A student-researched website simulates escape from slavery

A college with websites for every single course, and technology that teaches students based on their individual learning styles - could this be the face of education in the future?

Actually, it is already happening at Bowdoin College, a small liberal-arts school in Brunswick, Maine.

Professors can collaborate with "techies" at Bowdoin's Educational Technology Center (ETC) to create Web-based programs they think will help students better grasp their course material. The three-year-old ETC puts Bowdoin ahead of the pack of liberal-arts colleges using technology in education.

"Most of academia in the latter part of the 20th century is a self-selected group of text-based learners, which really omits most people," says Peter Schilling, founder of the ETC. "Multimedia environments allow people who learn and interact with information in other ways to be on much more even footing."

The latest project the ETC has churned out is "Flight to Freedom," an educational role-playing game that simulates the experience of fugitive slaves in the American South before the Civil War (http://academic.bowdoin.edu/flighttofreedom/intro.shtml). Users assume the persona of a historical figure, such as Frederick Douglass or Harriet Tubman, and move about a map of the 19th-century United States as they are confronted with events taken from fugitive-slave narratives. Bowdoin undergraduates researched and wrote the historical content for the simulation, and created links to their own websites providing historical background for the period.

The idea, says history professor Patrick Rael, who sponsored the site, is to create a world and then let students explore it on their own. "I could lecture to students all day long about the motivations of enslaved African Americans who sought to escape - but how could I convey those experiences to them?"

Dr. Rael also notes that the website enables him to help students hone specific skills - such as analysis and interpretation - without "having to send students to the library to write a paper, and have them get bogged down with all the components which that entails."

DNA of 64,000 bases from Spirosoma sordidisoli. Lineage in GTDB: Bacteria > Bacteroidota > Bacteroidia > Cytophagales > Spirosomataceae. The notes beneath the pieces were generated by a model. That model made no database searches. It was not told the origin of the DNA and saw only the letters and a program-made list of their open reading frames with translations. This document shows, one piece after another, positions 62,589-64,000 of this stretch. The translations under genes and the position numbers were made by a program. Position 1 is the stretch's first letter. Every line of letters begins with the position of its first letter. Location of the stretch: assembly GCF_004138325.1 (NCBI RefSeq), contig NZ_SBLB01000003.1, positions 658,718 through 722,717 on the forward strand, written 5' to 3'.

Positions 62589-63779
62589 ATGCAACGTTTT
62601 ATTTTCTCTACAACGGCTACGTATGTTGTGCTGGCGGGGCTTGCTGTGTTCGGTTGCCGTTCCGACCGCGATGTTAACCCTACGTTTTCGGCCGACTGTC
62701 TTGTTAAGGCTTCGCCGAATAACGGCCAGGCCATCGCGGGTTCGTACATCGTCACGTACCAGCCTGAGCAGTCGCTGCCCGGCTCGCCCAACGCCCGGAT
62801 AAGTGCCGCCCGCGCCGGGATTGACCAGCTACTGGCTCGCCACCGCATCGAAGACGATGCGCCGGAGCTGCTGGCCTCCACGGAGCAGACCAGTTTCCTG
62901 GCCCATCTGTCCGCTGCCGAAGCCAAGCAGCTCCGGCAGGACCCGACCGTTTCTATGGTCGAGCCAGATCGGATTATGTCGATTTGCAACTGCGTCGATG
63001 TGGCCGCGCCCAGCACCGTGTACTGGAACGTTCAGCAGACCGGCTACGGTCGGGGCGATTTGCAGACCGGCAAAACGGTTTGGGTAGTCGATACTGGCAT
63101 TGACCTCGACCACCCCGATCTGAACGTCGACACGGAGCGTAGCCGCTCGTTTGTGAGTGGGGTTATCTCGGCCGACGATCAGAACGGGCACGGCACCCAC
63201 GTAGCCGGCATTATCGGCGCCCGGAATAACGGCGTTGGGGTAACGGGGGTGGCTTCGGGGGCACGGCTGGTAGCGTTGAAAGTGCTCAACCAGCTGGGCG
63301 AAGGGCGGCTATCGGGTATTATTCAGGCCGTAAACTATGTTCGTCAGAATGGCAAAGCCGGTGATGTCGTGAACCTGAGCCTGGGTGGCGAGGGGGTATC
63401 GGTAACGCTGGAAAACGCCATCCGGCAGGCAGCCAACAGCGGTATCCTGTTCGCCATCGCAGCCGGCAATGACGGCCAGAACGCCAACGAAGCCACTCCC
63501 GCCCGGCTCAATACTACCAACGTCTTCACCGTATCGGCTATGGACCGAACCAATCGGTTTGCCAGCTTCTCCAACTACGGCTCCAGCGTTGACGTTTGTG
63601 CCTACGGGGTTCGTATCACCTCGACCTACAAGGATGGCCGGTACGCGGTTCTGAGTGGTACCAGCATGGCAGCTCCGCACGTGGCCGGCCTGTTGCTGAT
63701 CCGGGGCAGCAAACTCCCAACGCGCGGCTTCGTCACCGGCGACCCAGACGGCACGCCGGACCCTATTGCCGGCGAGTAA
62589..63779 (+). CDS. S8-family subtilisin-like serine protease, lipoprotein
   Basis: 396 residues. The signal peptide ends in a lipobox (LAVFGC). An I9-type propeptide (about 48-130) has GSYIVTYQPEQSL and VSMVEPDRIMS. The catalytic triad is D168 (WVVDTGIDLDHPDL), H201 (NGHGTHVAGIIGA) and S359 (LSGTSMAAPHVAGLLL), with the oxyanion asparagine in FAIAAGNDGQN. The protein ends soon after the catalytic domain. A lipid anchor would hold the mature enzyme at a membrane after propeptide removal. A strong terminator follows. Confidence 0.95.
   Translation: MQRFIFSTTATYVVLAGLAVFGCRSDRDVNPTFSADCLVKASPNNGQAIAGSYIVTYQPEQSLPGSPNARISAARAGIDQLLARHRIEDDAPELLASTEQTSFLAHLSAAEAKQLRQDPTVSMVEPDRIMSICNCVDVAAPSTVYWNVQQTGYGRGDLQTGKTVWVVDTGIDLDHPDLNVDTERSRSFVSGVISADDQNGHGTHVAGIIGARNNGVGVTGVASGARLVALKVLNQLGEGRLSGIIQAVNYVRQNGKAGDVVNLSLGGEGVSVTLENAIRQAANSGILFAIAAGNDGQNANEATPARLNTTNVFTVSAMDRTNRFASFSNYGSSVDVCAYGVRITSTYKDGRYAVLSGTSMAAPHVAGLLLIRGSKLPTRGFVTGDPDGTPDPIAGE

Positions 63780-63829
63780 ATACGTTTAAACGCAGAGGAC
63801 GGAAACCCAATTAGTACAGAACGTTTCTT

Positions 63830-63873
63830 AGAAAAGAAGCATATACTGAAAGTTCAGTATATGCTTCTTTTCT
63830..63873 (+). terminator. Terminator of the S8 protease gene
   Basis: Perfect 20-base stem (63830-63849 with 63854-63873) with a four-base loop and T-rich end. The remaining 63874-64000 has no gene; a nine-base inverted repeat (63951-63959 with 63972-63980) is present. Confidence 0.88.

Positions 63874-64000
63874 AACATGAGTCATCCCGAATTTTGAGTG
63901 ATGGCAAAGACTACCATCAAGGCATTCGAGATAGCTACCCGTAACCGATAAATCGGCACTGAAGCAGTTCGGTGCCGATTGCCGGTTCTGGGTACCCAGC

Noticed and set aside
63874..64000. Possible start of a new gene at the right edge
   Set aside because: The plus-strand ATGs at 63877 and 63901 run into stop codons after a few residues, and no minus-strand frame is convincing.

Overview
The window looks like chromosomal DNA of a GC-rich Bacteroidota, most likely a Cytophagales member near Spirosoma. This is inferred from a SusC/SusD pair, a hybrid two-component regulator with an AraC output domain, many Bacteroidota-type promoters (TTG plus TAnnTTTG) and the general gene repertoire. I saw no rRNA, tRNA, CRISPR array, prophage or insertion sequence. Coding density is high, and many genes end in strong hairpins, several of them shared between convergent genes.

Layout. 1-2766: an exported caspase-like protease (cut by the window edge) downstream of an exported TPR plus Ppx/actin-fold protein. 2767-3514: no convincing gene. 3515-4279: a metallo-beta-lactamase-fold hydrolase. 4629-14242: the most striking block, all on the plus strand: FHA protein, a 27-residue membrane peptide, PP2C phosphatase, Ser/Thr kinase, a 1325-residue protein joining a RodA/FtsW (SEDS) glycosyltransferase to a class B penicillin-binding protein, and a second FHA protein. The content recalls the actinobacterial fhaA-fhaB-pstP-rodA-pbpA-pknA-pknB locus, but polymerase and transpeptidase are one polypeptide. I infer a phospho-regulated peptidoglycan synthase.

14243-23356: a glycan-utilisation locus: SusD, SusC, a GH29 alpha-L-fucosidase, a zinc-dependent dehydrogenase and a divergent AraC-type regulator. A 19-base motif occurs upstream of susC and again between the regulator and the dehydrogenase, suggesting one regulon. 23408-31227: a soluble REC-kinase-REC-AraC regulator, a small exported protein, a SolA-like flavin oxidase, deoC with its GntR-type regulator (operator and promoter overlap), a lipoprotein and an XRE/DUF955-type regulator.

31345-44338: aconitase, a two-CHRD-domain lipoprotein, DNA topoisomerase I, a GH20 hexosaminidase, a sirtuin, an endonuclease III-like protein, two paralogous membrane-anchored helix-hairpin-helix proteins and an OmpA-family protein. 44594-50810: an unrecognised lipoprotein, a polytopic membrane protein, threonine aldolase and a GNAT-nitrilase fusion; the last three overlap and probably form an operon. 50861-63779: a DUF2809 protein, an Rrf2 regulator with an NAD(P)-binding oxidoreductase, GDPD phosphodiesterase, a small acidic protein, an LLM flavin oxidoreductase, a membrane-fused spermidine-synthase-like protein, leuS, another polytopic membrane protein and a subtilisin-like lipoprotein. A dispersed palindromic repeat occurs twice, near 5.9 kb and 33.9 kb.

For example, users of Flight to Freedom must analyze the data given to them on their character's health, money, and the location of family members before deciding which city to head to next. They must also consider such events as the black tolerance movement of the 1850s and the passage of certain laws.

Other projects in Bowdoin's pipeline are an art-history website that enables students to design their own Zen garden; a botany Web database of virtual-reality plants that allows users to group the images or quiz themselves on the data; and a Biology 101 program that first tests students on how they best learn, and then teaches biology according to their strengths.

So, what's in store for the teachers of the future?

Teachers, inventors, and entrepreneurs predict an endless array of possibilities. But they all boil down to teachers becoming more of a "guide on the side" - directing students to the resources they need to solve problems - rather than the traditional "sage on the stage."

"With the Web, information access is getting so much easier that our mission has to change," Rael says. We can no longer be simple information-delivery systems; we are challenged to think more creatively about our roles."

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